Om - Live Conference (2009)
Let me start off this review by saying that if you have never heard Om, this is not the album for you to go out and buy. Om has released 4 studio albums and 3 split/singles, so go for one (any) of those first if this review sparks your curiosity. The reason for this caveat is that this band is one of the most original forces to emerge in the metal universe in quite some time. consisting of Al Cisneros (of Sleep) on bass and vocals and Emil Amos (Grails) on drums, this band blends monotonic, Tibetan-chant style vocals with half time drum and bass rhythms that border on religiosity because of the heaviness therein. Seriously, they're amazing and deserve to be heard at their best.
While I am not implying that Live Conference (named so because it is a live rendition of their studio album Conference of the Birds) doesn't deserve to be heard, it will give you a very skewed perspective on the act if its all you've ever heard from them. Conference of the Birds is executed with such devoted regularity in rhythm that it very well cause you to get a little closer to escaping samsara if you listen to it enough. And so it goes with all of Om's studio releases; very long, very meditative reflections an all sorts of eastern-religion themed concepts, and all without the use of pronouns. Live Conference is not played this way, and its apparent from even the first few notes of "Flight of the Eagle", the first of 2 tracks. The song is has a much higher tempo than the album version, and than Om's other live release (Live at Jerusalem). Cisneros takes the relatively simple rhythm parts from the original song and absolutely goes insane with them. Theres a great deal of improvisation and it strays pretty far from the studio ideal most of the time. It isn't that its badly executed; its well above and beyond the technicality you will hear from most bassists with record deals. What makes it so unnerving is that its almost the diametric opposite of the aesthetic of the studio version of Conference. All that said, it still rocks really fucking hard.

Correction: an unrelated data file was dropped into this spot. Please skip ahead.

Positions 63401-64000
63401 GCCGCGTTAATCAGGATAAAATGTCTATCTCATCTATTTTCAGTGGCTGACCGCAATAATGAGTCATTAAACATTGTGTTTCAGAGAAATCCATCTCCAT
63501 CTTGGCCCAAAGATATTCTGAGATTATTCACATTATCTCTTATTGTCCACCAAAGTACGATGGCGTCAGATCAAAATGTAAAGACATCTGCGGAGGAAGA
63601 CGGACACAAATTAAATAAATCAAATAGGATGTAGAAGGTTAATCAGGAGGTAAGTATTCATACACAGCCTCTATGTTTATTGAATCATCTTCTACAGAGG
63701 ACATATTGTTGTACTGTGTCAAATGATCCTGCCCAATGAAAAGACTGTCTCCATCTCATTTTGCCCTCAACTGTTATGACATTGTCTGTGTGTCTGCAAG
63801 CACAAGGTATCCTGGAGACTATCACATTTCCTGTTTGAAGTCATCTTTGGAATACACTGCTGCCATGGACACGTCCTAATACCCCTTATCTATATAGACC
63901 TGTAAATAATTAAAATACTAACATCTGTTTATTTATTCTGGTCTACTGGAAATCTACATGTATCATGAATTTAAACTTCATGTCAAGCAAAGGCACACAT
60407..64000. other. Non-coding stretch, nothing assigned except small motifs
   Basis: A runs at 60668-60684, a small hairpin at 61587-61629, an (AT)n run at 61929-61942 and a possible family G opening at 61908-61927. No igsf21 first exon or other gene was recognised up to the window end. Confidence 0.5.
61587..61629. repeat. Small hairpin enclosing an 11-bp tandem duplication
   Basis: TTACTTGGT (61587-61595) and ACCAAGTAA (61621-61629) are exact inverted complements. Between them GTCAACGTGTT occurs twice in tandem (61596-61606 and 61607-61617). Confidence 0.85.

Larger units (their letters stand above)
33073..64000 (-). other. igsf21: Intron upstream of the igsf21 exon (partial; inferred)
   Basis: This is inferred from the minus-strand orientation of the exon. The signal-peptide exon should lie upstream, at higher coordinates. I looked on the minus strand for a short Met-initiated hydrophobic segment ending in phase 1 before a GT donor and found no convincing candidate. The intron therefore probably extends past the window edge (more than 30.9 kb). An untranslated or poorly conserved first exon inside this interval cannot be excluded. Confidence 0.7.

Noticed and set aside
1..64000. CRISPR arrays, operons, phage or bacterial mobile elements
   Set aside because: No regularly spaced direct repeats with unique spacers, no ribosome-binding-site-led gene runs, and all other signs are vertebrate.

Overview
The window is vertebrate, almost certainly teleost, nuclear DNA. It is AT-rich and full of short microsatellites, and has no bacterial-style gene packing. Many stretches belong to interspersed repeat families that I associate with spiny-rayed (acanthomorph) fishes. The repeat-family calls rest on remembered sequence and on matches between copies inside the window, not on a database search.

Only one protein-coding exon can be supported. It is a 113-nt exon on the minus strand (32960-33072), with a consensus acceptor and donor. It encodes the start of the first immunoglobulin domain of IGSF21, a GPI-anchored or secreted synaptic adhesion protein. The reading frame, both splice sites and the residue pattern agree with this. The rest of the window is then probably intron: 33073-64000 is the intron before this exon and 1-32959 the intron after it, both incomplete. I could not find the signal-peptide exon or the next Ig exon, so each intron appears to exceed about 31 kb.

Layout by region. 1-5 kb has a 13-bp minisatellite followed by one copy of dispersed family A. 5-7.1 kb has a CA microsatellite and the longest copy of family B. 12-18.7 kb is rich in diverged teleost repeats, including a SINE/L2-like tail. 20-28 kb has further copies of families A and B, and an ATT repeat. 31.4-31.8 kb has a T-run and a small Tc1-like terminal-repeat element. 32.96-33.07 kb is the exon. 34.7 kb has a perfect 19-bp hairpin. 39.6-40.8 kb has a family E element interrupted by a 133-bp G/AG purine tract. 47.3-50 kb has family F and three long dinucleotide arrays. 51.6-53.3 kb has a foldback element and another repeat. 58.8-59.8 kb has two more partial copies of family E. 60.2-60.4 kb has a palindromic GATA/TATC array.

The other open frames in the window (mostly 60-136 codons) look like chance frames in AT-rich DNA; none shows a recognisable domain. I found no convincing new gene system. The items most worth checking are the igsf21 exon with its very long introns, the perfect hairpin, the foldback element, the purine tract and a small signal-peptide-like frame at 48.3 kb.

"At Giza" (track 2/2), in this reviewer's, opinion, actually manages to improve on the original. Where the studio version had a good sense of dynamics and tension, the live one amplifies these senses five fold. The newly introduced changes in tempo between sections go very far toward reinforcing the mystical and mysterious atmosphere of the song, and the extra sense of dynamics from a live recording (where there isn't a fuckload of multiband compression piled on) fit the song extremely well.
The production quality of this live recording is very good. Listening on my M-Audio monitors I could hear even the ambiance of the crowd and room in extreme clarity, and Cisneros manages to get his bass to sound more or less the way it does on the studio version of Conference. At times the drumming has a bit of a strange dynamic insofar as the volume individual hits can vary pretty widely, but none of them are obnoxiously loud or too soft to hear clearly.
All in all, this is a record for pre-existing Om fans, and not even all of those. If you are shallow enough to be afraid that your view of the band will be permanently altered by this record in light of the changes I mentioned, stay away from it. If you have never heard Om before, stay away from it. If neither of those apply to you, its a pretty enjoyable listen that offers an new perspective on a monumental studio album.
Production - 9
Composition - 7
Originality - 7
Overall - 7.6
NOTE: YouTube doesn't have anything straight from the Live Conference album so here's a different, more true-to-the-original performance instead